Bill Gates’ Deep Work Method Revealed
16 de November de 2023
“Being lord and master of your own time is priceless”, Victoria Feixes writes in her LinkedIn profile. In recent months she has come to define herself as a digital nomad, and her new lifestyle is already showing positive results.
Digital nomads are known for not having a fixed place to work, relying on the internet to carry out their projects and travelling around the world continuously. It is the new way of living and working and, in spite of being a relatively new term, it’s a rising trend in recent years. The consolidation of remote working, the democratisation of Internet access and the evolution of electronic devices have made it possible for digital nomads to find their place in the world.
For long periods of time, these remote workers live in different countries. Co-working spaces, cafeterias or terraces with a view of the sea become their temporary offices. Freedom is the only covenant that rules this lifestyle. However, the amount of flexibility and freedom will vary depending on what type of digital nomad you are — most can be divided into three groups.
Whether they belong to one group or the other, digital nomads tend to seek some basic principles. In the first place, the destination must have the minimal technical conditions in order to carry out their work — such as an internet connection. Then come all the other aspects like culture, language, civil liberties and, usually, proximity to natural environments like mountains or the sea. That’s why Portugal, Spain, Hungary, Thailand, Vietnam and Indonesia are some of the most popular destinations among digital nomads. Often, the only rule that applies to digital nomads is finding an ideal place to live, with a good quality of life, nice weather and beautiful landscapes.
Henry Jiménez landed in the Netherlands some months ago with his office in his backpack. He works in digital marketing and he also defines himself as a digital nomad. He has decided to turn his passion —travelling— part of his work. This is certainly one of the greatests perks of this lifestyle. However, there are a lot of benefits that come with it:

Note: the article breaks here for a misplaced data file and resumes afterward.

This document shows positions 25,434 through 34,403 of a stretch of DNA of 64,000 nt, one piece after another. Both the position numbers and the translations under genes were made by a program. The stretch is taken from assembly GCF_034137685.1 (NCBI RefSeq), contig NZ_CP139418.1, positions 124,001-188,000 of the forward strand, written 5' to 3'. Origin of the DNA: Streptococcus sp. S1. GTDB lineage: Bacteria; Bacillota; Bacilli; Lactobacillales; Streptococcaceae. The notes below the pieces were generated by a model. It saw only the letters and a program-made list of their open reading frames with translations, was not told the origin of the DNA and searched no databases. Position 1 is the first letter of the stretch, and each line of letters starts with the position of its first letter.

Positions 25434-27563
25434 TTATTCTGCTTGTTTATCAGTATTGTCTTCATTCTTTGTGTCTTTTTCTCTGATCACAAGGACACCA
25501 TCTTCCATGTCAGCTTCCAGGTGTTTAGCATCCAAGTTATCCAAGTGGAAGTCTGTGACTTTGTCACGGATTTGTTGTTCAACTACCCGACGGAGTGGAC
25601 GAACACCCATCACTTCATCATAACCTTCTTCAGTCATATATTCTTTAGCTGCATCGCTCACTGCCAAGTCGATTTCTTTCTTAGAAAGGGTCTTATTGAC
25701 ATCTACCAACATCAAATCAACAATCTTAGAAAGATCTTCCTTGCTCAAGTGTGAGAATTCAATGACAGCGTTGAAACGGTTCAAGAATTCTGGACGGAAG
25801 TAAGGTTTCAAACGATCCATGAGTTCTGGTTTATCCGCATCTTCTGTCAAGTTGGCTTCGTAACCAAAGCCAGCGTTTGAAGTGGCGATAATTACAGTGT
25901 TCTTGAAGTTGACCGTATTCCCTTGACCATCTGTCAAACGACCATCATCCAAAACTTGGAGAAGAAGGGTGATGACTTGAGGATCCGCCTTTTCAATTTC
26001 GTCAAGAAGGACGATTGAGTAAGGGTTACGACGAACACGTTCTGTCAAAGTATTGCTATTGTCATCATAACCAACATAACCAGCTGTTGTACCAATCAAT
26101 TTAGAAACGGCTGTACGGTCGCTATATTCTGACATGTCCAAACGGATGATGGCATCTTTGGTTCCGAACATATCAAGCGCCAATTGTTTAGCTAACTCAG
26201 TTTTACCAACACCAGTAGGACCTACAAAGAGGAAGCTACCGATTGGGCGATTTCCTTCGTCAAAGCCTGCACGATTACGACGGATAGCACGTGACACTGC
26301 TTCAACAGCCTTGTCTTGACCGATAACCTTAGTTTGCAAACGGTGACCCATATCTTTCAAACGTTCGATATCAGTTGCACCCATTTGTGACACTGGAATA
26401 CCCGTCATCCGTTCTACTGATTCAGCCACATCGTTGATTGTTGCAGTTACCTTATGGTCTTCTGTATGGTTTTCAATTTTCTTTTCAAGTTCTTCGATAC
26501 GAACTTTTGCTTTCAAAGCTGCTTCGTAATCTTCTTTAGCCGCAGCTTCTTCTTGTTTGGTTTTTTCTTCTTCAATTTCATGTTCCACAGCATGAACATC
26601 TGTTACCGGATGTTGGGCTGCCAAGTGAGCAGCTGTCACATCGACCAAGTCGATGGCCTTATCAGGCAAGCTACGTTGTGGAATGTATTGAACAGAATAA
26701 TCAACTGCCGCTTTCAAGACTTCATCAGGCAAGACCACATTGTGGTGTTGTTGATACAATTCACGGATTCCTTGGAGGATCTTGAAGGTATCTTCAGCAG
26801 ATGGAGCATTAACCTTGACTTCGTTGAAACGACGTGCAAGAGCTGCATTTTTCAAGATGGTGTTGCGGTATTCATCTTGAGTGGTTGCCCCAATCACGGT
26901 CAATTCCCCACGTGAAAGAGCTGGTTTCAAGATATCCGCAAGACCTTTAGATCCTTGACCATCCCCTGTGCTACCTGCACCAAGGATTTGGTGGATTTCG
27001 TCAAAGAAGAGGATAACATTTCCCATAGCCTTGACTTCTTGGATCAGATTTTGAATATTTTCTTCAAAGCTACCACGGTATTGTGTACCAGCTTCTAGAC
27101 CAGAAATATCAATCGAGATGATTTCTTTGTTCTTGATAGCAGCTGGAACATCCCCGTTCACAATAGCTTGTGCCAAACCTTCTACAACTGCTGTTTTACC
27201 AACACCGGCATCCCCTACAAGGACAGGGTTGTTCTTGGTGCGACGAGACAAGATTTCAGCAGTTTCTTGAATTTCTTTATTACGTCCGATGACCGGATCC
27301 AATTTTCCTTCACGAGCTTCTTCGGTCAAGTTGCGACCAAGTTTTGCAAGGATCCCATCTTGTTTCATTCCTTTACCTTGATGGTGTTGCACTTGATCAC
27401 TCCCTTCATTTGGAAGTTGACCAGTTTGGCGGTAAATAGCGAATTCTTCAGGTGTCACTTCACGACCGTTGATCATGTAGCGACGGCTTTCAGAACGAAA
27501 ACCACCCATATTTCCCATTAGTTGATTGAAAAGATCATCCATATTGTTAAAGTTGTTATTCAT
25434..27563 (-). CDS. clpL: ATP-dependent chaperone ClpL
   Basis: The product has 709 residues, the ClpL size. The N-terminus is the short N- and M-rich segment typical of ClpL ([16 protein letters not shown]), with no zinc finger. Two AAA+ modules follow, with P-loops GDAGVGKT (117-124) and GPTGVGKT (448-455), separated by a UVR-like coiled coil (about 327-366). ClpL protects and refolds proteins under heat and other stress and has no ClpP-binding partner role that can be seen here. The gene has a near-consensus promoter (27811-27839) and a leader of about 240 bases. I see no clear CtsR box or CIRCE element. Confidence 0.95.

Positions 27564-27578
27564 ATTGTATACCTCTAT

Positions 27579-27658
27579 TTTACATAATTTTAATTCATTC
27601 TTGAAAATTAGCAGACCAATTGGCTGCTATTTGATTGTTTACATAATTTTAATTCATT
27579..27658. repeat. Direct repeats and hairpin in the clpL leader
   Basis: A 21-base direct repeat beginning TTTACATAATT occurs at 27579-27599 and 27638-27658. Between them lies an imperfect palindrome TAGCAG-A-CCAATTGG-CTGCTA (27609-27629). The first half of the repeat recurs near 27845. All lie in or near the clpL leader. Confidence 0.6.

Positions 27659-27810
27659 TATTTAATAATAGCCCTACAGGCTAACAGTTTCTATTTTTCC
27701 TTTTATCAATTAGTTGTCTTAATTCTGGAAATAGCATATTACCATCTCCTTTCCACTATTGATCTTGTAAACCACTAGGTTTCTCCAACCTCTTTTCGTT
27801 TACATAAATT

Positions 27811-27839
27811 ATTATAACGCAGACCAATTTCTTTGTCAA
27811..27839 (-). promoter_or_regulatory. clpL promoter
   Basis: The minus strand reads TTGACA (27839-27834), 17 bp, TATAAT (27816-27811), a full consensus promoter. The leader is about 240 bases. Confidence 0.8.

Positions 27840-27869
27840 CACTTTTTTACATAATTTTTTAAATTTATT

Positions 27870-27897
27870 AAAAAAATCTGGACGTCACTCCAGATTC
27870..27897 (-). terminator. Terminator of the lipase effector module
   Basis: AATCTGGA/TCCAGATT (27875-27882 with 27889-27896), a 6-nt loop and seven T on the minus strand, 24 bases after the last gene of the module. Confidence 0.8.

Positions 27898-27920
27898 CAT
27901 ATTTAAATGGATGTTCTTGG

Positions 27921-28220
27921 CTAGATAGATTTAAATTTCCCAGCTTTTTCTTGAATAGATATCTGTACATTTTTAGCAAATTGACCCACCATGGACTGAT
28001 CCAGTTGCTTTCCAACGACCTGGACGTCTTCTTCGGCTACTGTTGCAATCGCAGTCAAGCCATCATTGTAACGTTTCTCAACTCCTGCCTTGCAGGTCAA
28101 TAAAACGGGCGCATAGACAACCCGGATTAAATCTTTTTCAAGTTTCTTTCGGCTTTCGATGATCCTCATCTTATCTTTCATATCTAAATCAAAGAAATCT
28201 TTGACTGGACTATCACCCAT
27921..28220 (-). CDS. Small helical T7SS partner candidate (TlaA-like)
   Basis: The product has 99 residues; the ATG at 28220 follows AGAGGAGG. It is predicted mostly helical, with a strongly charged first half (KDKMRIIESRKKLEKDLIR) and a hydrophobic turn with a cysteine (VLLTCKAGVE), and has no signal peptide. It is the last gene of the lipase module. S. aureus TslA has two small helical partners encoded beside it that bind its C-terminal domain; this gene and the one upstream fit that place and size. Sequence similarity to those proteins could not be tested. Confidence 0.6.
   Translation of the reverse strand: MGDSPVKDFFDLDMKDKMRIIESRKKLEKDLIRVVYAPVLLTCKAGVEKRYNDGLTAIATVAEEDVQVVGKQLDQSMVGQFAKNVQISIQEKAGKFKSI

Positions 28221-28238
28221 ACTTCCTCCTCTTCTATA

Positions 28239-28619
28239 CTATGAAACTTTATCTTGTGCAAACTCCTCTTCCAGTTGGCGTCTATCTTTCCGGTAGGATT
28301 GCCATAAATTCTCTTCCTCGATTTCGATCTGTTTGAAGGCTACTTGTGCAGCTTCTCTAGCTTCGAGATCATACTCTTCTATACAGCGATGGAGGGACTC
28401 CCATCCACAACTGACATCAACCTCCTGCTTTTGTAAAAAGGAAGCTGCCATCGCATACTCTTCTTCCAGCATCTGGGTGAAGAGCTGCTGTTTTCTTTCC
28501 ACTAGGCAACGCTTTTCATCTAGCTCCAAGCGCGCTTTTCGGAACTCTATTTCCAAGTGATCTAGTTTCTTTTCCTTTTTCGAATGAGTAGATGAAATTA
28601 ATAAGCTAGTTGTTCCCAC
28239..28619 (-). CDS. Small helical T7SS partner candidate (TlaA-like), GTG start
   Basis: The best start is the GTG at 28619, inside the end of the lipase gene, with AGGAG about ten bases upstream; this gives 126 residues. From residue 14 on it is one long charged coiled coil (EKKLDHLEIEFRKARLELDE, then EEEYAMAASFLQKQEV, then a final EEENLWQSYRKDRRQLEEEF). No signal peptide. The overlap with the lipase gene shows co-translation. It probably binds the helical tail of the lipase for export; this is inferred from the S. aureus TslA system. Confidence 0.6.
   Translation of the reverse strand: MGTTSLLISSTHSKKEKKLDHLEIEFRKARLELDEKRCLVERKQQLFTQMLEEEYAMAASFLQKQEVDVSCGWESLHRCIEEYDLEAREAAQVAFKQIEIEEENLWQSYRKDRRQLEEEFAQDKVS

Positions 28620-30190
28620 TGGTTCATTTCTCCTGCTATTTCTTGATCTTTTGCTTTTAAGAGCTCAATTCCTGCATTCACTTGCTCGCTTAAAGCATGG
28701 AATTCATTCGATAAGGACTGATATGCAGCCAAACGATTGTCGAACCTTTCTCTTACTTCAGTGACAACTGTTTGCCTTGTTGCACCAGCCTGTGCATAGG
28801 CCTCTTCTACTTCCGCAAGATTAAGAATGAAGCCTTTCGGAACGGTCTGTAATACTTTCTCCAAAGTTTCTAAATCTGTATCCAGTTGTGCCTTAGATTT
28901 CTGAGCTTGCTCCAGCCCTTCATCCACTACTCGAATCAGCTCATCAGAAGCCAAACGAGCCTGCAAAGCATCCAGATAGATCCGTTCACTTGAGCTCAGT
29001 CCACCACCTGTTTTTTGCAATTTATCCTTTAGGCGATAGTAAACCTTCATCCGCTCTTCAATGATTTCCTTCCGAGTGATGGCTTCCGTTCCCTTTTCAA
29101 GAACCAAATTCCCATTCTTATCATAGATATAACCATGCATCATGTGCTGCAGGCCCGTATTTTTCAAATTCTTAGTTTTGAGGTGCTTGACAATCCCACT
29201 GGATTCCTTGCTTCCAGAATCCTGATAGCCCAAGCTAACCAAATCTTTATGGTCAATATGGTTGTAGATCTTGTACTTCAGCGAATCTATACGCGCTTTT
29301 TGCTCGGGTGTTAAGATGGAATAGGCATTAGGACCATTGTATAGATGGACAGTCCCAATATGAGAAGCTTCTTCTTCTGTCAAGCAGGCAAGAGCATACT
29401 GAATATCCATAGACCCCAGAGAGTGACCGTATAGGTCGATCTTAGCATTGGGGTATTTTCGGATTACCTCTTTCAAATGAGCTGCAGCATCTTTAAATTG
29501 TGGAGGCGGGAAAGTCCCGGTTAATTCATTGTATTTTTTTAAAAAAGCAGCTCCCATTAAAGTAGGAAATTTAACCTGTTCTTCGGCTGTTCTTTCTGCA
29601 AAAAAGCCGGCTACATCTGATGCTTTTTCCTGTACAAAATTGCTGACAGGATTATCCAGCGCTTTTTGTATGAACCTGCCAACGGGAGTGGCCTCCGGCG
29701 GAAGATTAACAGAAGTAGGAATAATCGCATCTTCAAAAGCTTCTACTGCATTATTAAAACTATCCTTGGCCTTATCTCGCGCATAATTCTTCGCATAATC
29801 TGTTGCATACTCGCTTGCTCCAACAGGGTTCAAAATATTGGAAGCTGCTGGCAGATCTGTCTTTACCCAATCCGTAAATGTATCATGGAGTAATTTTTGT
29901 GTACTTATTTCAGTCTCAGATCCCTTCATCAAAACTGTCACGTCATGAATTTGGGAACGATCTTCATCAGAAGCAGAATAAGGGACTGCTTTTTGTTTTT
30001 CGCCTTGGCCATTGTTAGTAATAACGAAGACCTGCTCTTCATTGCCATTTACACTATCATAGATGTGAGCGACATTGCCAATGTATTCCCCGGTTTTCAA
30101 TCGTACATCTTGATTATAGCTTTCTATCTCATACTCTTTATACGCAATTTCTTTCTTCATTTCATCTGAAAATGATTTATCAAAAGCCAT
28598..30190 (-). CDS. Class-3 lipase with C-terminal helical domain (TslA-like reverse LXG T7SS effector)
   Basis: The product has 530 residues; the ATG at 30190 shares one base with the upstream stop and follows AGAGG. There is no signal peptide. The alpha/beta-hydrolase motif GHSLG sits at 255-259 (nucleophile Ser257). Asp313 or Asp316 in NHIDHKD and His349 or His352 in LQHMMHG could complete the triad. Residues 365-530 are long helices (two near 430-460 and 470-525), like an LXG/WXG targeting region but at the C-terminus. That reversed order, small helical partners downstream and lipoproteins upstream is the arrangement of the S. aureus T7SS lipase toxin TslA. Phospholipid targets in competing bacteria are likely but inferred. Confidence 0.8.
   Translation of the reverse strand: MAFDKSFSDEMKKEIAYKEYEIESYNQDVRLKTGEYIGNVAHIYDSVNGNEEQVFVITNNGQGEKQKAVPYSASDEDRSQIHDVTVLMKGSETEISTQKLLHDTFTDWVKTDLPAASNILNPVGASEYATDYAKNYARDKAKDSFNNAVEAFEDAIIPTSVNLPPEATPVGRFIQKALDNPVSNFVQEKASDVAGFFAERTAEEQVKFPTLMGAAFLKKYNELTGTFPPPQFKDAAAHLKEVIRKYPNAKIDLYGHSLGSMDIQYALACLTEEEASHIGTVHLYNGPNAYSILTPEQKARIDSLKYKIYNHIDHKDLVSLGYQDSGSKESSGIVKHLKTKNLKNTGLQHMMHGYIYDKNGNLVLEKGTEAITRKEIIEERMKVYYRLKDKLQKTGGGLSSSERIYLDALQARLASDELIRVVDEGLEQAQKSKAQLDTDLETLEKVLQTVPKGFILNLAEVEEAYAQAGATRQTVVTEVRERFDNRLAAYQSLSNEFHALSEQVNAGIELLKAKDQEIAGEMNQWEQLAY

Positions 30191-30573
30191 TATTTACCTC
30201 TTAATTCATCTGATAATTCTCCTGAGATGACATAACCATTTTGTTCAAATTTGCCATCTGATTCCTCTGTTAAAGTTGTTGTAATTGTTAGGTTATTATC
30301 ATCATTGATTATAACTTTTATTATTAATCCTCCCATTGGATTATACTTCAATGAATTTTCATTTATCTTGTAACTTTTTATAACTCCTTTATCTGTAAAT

However, many of these benefits can become challenges if they are not managed correctly. Portugal, Colombia, the Czech Republic and Mexico were some of Henry’s last destinations. What kind of challenges did he encounter along his journey? Let’s take a look!
“I’ve been a digital nomad for 5 years. I’ve spent long seasons in cities like New York, Glasgow, Mexico City and Buenos Aires, and I never had to share a room, always had a working area, a fully equipped apartment and lived and spent with no problems and I never needed more than 10K per month”, Juan José Mateo tells us. He’s a copywriter and a digital nomad. But, is it really all that great as his disciples make it out to be.
It may often seem like the perfect future but it isn’t always like that. These are some of the main challenges that digital nomads have to face when choosing this lifestyle.
That’s why being a digital nomad isn’t for everyone or every job, even though this lifestyle threatens to permeate every line of work as a consequence of globalisation and the standardisation of remote working. Will your sector be the next to jump on the nomad train?
Buying a house, having their own car and an 8 hours job wasn’t in the plans of Victoria, Henry and Juan José. Their freedom came from other concepts and, for them, not having to wait to go on holidays has become a priceless privilege.